# Stress Transformation Question (Plane Stress)

Hi All,

I'm a few years out of school and out of practice on my Mechanics of Materials, so please pardon the fundamental question. Are there limitations on the use of the stress transformation equations in plane stress situations? For example I find the transformation equations don't yield the correct results when transforming the stress for a square plate, pulled in tension at it's corners (sectioned across it's diagonal) 45 degrees to get the stress when the plate is sectioned parallel to one pair of sides. Basically the transformation equations are yielding different results than if I were to just section the plate at 45 degrees and balance the internal forces.

Do the stress transformation equations assume your original stresses are found at the smallest cross sectional area? I can't find that limitation in any textbooks.

Thanks for the help.

Last edited:

AlephZero
Homework Helper
Post the details of what you did, and somebody will probably explain where you went wrong.

There shouldn't be any "limitations" with this.

I attached how I worked this out by hand. The top portion of the page just shows the square plate pulled in tension at the corners and sectioned along it's diagonal. On the left I found the stress on the plane parallel to the sides of the square using the method of sections. On the right I found the stress on the same plane (parallel to the sides) using stress transformation by force balancing on a small element. Page 2 is just the textbook stress transformation formula which yields the same result as the force balancing on the right side of page one. I included it as a check. I didn't include shear stresses in any of my calculations. Notice the left side results are different than the right side results. Can anyone explain where I'm going wrong with this? Thanks again.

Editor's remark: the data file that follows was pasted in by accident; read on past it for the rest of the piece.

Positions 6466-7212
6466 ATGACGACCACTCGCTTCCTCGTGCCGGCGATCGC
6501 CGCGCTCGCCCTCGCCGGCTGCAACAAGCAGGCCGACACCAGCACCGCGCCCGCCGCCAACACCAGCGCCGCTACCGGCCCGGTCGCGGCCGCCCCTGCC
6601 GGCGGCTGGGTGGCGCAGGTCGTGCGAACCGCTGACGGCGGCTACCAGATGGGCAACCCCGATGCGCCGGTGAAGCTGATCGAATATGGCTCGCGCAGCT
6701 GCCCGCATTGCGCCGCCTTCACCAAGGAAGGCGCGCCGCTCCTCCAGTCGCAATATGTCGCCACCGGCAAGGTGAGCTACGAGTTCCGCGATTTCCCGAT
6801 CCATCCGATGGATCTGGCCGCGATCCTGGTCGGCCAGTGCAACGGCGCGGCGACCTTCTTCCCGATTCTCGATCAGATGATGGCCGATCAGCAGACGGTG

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Last edited:
AlephZero
Homework Helper
I didn't include shea stresses in any of my calculations.

That's where you went wrong. If you have a a stress field with Sx = some value and Sy = 0, and you make a cut at an angle, you will get a direct stress and a shear stress on the cut.

The only situation where the shear stress is always 0, is when Sx and Sy both have the same value.

Thanks for the response Aleph!

I agree with your statement regarding the shear stress that results when transforming from a plane with no shear to a plane at another angle. However, I don't believe this would affect my calculation of the normal stress. My issue is that the normal stress calculated from the stress transformation equations is not the same as the normal stress calculated from the method of sections. Any other insight would be greatly appreciated.

Would this thread see a little more action in the Coursework/Homework forum?

Pretty sure i figured this one out. Thanks anyway.